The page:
“Strategic Deterrence” in the North. Implications of Russian Maritime Defence Planning and Seapower to Norwegian Maritime Strategy
MetadataShow full item record
- Mastergrader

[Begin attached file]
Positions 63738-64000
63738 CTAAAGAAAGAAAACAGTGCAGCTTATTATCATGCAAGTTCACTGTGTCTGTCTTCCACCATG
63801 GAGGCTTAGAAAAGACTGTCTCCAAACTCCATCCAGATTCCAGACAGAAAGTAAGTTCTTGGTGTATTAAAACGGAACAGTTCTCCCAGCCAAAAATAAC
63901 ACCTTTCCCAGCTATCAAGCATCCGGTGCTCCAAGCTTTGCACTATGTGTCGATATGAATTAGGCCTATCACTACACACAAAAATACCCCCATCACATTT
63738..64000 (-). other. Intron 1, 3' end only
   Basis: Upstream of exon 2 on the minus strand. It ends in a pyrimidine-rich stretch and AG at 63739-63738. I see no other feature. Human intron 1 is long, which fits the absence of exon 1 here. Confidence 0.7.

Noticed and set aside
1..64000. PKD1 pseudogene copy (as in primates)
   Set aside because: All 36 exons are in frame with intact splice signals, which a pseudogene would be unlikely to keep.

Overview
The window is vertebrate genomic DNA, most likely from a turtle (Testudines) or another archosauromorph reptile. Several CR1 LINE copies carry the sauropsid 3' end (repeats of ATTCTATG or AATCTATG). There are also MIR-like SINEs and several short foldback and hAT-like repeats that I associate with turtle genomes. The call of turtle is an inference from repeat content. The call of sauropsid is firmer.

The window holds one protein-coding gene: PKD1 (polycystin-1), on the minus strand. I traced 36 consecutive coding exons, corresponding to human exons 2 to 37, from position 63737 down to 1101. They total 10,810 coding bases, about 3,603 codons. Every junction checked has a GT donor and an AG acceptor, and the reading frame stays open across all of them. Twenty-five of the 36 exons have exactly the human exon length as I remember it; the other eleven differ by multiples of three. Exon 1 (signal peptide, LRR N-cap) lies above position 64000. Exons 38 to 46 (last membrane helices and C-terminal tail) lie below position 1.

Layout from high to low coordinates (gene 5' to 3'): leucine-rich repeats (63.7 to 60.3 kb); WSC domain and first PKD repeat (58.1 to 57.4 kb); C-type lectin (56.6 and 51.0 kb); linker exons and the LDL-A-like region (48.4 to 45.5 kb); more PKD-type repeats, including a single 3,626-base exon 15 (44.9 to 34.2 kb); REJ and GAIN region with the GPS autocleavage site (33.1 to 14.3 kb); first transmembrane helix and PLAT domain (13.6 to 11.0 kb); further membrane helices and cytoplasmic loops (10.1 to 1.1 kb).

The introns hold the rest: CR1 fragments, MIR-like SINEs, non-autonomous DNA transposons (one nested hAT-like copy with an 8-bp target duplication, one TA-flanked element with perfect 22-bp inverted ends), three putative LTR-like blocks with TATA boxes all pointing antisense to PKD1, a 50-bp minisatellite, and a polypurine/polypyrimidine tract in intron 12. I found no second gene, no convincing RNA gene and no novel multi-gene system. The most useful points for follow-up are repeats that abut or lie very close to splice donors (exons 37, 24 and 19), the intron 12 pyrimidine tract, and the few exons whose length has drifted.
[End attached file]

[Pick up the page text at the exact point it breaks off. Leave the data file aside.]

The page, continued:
Aiming to contribute on research cumulation on Russian military affairs in general and maritime defence planning and seapower in general, the thesis objectives are twofold in exploring Russian maritime defence planning and seapower in the North since 1999 while analysing its strategic and operational implications to Norwegian maritime strategy. The thesis’ necessarily interdisciplinary research design thus carries a significant maritime disposition as its analysis is primarily one of maritime thinking and its interfaces with political and military strategy. To that end, the theoretical and analytical framework combines elements of naval theory and Civil-Military Relations (CMR) in order to prescribe proper conceptual tools aiding its study while employing Comparative Historical Analysis (CHA) allowing longitudinal comparison of within-variation and its analytical tool of process-tracing aiding causal inference from probing for continuity and change in Russian maritime defence planning and seapower. What becomes evident in sum is how the North has figured prominently throughout with an increased prominence prescribed to the Russian Federation Navy (RFN) and maritime strategy in national frameworks. Whereas Russian threat perceptions have fuelled military modernisation and reforms focusing on combat capability, boesposobnost, and combat readiness, boegotovnost, in line with a shift to Network-Enabled Capability (NEC), strategic thinking and operational art demonstrates significant continuity through the inherently asymmetric, universal and continuous concept of “strategic deterrence”, strategischeskoe sderzhivanie, in deterring, containing and coercing in times of peace, crisis and war—to which Norwegian territory lend itself of particular use while exposing Norway and NATO to significant power-wielding in differing ways. As the principal objective of naval rearmament, what emerges from Russian maritime defence planning and seapower is a naval force whose seapower is restrained to coastal defence and power projection in adjacent seas with an enhanced capacity for sea control and sea denial—the sum of which in the North manifests as an “arc of steel” with significant strategic and operational implications for Norwegian maritime strategy. Critically, Russian defence planner’s preoccupation with the strategic deterrence concept and a regime of Anti-Access/Area-Denial (A2/AD) and precision-guided munitions (PGM) to support it has solidified the Royal Norwegian Navy’s (RNoN) need for forward-based presence based on an operational approach of area-access employing the fleet’s mobility and firepower, while increasing its dependence upon the exploitation of the coastline for survivability and as a force multiplier in order to fulfil the tasks set by the maritime strategy— demanding coastal defence capabilities and sufficient degrees of sea denial and sea control cross spectrum.